Fernando is the other boy who works for The Magi. He is two years and four months and two days older than me. He says he lived in Staten Island before he ran away to work for The Magi, four months before I got there. He is tall and skinny and wears a puffy blue jacket and has brown skin like the people that live nine houses down the street and he wants to be a basketball player when he grows up. He doesn’t talk very much and gives dirty looks a lot of times to people but he is nice to me and he likes me because he told me I am his friend.
I ask Fernando why he ran away from home. He tells me because his stepdad hit him in the face. Then he asks me why I ran away.
“Because I miss my brother since he went away to college because he would always protect me and he never got mad at me and he went away in the subway when he left so I came here to find him and go live with him and I went by myself to show Mom and Dad that I can do things by myself even though they think I can’t.”
Fernando thinks this is a stupid reason to run away, especially since I had a warm bedroom with covers and blankets. He asks me where my family lives and I tell him on Maple Street in Bay Ridge, Brooklyn but then we stop talking about it, because The Magi needs our help.
“Stop fucking around and get to work,” The Magi says. If we do good work and get a lot of money in the pillowcase The Magi gives me five dollars at the end of the day and Fernando seven dollars at the end of the day because Fernando is better at getting money than I am. This money is important for me because I need it to buy food and water because food and water is what makes people keep living. I have worked for The Magi for two days and have earned ten dollars and have only spent six dollars and seventy-four cents of it so far. Then after we eat we sleep on the train until we wake up and start all over.
This is The Magi’s favorite train and favorite time to work, because he says people in the morning going to work give more money than people in the evening leaving work, because they aren’t thinking clearly yet, and just want quiet. He tells me to be more like Fernando, who makes his eyes real big when he asks for money, so I try to do that to a man in a suit who has too much perfume on and smells like a girl.
“Get out of here, retard,” he tells me. “I won’t fall for that puppy dog shit.”
“I’m not a puppy dog,” I tell him. “I’m a boy and give us money or the Sun God will come back and kill you with a big fireball. And I’m not retarded. I have a very special syndrome.”
The man in a suit starts laughing at me and keeps laughing at me and then Fernando nudges at me and tells me to move on to the next person.
The rest of the day goes okay. An old man pats me on my head and says he’ll give me five dollars if The Magi stops talking. I nod and tell The Magi this. The Magi nods, stops talking, and then the old man gives me five dollars like he said. I fall and trip three times, one time into the train door, but The Magi and Fernando don’t yell at me for falling anymore, because now they know that I am clumsy and will always be clumsy and it’s just who I am. Mom used to tell me to laugh when I fall, because then other people will laugh with me and everything will be okay, but that has never worked, so I just tell people I fall a lot and nothing can change that.
At the end of the day I walk up to an older girl with pasty skin and spiky black hair in tight jeans holding hands with an even older boy with even pastier skin and even spikier black hair and even tighter jeans while The Magi speaks from the center of the car. I ask them, “Excuse me, I’m so sorry to interrupt you, but if you could spare a donation, your souls will be saved,” just as Fernando taught me to. The even older boy laughs at me, but the older girl stares at me, which I don’t like, so I stare at the ground in front of me.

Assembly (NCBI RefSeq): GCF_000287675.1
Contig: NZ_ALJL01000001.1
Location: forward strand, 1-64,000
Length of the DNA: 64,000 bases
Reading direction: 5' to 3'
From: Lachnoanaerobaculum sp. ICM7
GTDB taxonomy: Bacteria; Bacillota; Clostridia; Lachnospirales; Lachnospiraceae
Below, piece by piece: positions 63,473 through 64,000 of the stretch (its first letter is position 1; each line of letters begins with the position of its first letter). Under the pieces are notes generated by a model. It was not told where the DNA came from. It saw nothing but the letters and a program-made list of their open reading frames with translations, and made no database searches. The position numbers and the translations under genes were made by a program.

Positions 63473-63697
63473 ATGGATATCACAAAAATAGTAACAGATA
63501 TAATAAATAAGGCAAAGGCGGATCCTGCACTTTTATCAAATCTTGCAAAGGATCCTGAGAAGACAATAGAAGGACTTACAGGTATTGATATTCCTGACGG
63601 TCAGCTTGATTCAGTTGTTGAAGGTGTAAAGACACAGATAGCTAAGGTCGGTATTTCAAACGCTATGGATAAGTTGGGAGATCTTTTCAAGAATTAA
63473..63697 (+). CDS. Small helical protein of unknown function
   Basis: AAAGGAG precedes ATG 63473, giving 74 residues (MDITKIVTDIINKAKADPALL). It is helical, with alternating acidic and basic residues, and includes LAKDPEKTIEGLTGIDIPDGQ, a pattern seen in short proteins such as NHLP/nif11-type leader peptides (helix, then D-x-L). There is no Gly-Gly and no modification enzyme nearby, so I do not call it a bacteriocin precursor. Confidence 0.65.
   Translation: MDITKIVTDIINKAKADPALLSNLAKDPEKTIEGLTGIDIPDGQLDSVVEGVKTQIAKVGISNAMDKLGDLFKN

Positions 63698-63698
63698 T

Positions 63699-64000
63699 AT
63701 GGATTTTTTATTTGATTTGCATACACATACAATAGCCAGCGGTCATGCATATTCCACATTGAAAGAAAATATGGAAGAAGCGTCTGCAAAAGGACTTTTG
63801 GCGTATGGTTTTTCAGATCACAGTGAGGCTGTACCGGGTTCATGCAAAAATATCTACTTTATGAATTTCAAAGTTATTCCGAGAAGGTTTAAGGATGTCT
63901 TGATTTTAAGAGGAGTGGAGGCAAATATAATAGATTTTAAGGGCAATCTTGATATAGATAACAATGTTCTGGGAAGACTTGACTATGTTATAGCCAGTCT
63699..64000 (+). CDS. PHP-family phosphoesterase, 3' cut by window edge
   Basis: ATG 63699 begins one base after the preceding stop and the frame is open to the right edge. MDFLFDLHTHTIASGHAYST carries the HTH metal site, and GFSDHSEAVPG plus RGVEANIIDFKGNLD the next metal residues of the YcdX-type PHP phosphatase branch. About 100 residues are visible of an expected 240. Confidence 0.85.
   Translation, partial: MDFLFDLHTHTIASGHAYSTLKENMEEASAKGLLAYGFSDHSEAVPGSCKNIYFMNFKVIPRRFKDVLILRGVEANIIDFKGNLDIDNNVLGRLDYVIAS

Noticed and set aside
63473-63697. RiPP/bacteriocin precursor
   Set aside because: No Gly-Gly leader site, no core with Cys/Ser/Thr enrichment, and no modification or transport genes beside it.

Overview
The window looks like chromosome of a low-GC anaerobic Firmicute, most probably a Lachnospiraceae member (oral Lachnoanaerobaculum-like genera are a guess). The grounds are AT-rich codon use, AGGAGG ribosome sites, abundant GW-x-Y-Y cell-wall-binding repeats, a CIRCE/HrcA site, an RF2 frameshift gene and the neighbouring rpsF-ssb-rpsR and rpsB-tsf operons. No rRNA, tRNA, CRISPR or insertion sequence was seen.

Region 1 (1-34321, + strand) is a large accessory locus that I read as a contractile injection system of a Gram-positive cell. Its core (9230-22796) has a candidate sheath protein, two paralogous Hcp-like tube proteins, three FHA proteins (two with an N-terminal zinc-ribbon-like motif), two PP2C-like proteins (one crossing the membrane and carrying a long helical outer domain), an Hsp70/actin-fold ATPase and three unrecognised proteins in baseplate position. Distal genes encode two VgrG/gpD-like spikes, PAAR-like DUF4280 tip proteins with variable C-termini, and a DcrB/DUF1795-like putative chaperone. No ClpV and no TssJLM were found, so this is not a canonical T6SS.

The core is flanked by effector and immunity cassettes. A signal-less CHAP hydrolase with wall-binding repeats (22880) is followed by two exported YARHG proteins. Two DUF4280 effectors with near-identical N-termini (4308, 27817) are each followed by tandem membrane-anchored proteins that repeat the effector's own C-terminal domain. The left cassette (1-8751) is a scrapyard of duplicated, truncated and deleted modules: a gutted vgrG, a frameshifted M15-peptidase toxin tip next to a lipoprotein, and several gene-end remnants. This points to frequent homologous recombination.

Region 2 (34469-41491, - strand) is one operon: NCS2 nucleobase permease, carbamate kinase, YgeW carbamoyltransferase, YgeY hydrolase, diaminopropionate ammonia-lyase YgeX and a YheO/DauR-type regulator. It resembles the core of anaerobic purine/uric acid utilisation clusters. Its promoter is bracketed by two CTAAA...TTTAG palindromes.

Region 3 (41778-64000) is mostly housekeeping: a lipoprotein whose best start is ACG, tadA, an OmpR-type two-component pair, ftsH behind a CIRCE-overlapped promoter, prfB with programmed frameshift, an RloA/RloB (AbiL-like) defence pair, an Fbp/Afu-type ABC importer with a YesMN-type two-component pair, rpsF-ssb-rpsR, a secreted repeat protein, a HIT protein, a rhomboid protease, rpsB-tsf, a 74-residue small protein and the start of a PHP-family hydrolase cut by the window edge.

“Doesn’t he look like that kid on that poster?” she whispers to the even older boy.
“Huh?” The even older boy asks. I look up and he’s touching his even spikier hair. The older girl looks at me again, so I look back at the ground again.
“The poster,” she says. “The one you laughed at back at the bodega, before we got on the subway.”
I look up again and the even older boy’s eyes look blank, like Tommy’s used to when he’d find me playing in his bedroom without asking him first, and then I feel The Magi’s hand on my shoulder, which I don’t like, because I don’t like being touched. I tense up and bite my lip, and then he stops touching my shoulder.
“Time to go to the next car,” he tells me.
“But these people haven’t given money to save themselves from the fireball yet,” I explain.
“Go. Now.” The Magi growls, like an animals growls. I walk toward the next subway car with my pillowcase of money and my backpack on my back, following Fernando. I turn around briefly and see the older girl with pasty skin and spiky black hair in tight jeans staring at me. I wish I had asked her if she knew where Tommy is or where the college is, because I don’t think The Magi cares about finding Tommy the same way that I do.
B Train, midnight, Harlem, Manhattan
“You can love New York City, oh yeah you can love her real nice, but she ain’t gonna love you back. No sir, she ain’t gonna love you back even when she gives it up to ya. She has seen and done too much with all them other Iceberg Slims to think you’re the one for her. New York City, she too fast for romance. Too cool to be sad. She’s a hard, hard pretty. You ain’t gonna do or say anything she ain’t seen before, from better, smoother cats than you, that’s for damn sure. That’s for damn sure. You want love son, better move someplace where the sun ain’t no stranger. You wanna good fuck? Oh yes, New York City can do that for you, over and over again, till you don’t remember how to get fucked any other way … “